The discretionary cost to sales ratio allows analysts to quantify the unrestricted expenses that can be eliminated in the near term. When faced with an economic or industry downturn, companies can bolster profits by eliminating what are deemed optional expenses. Calculating their discretionary cost to sales ratio allows companies to understand the magnitude of this opportunity.
Discretionary Cost to Sales Ratio = Discretionary Costs / Sales Revenues
When the economy enters a recession or an industry pulls back, companies oftentimes look for ways to lower expenses in the near term. By taking an inventory of what might be seen as discretionary costs and normalizing this value against sales, the company has a better idea of the potential lift in gross profit margin.
Unfortunately, reducing discretionary expenses in the near term can result in a substantial increase in future expenses. For example, delaying routine maintenance in the near term may result in significant repairs to equipment in the future. For this reason, reducing discretionary expenses is deemed a near term strategy to meet an immediate need.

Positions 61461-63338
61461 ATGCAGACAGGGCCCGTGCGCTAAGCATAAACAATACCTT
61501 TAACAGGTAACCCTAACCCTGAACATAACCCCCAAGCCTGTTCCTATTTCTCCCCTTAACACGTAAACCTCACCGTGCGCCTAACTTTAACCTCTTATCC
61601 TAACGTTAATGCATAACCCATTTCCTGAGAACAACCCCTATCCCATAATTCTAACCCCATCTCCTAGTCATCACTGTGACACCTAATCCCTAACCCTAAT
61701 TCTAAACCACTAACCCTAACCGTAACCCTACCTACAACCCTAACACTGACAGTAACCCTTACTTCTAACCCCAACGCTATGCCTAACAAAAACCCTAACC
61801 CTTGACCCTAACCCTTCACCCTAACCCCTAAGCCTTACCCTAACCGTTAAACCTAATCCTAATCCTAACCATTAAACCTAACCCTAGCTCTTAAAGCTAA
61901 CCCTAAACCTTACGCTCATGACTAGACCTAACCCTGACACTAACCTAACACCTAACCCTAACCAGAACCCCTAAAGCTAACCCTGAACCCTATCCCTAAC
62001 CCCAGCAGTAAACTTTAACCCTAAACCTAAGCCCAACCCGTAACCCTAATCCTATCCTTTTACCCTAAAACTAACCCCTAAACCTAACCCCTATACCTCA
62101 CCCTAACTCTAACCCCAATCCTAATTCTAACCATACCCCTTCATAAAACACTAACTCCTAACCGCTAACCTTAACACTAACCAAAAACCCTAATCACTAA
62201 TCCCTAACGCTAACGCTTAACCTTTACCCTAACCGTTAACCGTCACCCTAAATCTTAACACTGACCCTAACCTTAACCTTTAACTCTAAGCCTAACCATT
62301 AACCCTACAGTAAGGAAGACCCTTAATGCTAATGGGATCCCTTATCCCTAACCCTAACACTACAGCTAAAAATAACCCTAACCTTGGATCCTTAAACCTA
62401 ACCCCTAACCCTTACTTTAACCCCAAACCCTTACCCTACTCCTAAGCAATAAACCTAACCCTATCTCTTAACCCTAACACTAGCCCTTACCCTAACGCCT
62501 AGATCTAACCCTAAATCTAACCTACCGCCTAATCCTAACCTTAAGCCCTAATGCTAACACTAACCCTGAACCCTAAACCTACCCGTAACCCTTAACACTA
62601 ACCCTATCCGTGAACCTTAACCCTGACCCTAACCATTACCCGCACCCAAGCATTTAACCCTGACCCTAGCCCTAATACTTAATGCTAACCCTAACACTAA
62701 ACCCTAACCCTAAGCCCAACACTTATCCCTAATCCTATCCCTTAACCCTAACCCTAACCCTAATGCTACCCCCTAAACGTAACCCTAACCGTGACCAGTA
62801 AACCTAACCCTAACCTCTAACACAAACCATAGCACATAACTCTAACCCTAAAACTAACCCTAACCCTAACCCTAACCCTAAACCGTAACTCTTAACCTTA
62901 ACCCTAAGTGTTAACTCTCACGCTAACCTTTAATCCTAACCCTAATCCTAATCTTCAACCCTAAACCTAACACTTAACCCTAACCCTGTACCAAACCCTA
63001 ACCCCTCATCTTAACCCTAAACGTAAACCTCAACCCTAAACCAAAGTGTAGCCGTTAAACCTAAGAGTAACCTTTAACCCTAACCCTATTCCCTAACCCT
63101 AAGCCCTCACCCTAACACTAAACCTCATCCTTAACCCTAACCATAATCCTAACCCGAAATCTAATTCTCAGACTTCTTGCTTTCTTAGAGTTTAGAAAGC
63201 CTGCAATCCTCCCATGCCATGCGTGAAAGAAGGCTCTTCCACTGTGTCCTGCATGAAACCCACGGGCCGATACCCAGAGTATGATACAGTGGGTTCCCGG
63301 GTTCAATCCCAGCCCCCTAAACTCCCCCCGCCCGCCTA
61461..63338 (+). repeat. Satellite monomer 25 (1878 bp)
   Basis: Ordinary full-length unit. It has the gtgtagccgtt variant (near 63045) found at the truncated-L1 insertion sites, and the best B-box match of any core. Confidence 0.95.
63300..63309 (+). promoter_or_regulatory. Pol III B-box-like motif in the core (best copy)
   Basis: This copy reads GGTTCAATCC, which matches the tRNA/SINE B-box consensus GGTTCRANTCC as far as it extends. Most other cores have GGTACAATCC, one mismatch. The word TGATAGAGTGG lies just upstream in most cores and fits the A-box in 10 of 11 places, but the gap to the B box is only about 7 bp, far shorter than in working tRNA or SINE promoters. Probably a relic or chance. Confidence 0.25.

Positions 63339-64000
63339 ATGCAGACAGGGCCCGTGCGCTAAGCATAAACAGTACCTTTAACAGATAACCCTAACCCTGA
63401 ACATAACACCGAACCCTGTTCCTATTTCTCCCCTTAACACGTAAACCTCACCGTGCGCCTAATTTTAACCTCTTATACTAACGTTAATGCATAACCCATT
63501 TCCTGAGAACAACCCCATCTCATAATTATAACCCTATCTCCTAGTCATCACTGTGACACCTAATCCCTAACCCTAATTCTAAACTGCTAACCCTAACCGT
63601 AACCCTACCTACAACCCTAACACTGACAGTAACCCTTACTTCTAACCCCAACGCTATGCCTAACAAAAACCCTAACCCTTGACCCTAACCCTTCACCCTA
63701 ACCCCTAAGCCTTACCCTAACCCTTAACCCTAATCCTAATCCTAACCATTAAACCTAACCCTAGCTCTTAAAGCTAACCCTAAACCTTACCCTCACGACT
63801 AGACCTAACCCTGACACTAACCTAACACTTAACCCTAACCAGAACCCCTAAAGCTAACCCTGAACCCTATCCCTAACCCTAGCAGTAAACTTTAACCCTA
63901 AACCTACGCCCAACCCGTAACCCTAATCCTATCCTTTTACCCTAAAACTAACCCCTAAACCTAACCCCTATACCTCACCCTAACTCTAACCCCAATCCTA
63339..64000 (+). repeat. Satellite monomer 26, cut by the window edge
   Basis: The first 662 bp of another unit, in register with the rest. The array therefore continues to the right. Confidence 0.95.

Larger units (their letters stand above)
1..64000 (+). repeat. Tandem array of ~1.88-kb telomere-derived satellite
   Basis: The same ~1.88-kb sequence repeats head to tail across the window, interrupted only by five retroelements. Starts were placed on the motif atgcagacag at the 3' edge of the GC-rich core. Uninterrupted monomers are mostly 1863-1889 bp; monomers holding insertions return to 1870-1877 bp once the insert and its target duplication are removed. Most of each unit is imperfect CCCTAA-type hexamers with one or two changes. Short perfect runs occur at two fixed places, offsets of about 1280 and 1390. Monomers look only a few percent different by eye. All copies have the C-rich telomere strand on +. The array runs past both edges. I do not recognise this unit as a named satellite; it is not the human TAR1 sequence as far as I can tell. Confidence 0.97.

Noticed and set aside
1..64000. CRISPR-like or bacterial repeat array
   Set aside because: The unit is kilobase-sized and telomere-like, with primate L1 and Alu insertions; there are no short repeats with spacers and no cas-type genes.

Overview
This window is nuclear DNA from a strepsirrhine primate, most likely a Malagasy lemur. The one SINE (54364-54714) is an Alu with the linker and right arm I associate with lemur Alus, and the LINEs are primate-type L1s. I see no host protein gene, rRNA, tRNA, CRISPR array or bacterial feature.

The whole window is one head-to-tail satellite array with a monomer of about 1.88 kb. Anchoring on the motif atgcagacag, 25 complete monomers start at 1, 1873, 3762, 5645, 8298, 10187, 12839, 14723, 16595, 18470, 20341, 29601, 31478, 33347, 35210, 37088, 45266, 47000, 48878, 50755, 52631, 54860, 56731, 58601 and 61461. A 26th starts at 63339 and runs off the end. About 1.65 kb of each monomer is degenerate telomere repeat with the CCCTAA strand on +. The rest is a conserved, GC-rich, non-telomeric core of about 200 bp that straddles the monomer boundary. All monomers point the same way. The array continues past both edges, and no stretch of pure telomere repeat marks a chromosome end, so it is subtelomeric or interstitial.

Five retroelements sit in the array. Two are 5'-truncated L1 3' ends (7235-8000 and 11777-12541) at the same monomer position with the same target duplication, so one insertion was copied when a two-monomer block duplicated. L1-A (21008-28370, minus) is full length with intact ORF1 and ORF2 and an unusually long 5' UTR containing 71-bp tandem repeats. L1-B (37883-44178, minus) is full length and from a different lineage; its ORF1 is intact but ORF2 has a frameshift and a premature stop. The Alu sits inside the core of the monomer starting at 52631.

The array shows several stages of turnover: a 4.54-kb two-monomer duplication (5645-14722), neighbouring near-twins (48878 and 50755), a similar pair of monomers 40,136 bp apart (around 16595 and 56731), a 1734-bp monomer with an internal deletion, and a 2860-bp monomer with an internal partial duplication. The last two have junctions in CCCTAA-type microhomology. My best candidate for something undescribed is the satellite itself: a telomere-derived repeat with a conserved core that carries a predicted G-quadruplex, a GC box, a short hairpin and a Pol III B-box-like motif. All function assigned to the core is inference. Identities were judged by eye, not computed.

Company A's industry was hit hard by what the forecasting team believes will be a near term reduction in sales due to an economic recession. Company A's management team asked their business analysts to pull what they've concluded are discretionary expenses from last year's actual results.
The table below was provided to Company A's management team, which concluded they could offset a loss of nearly 4% of sales by eliminating discretionary costs.
|Meals and Entertainment||$64,411|
|Total Discretionary Costs||$772,934|
|Discretionary Costs to Sales Ratio||3.6%|
sales to working capital, maintenance to fixed assets ratio, depreciation to fixed assets ratio, capital to labor ratio, fringe benefits to salaries expense, sales expense to sales ratio, interest expense to debt ratio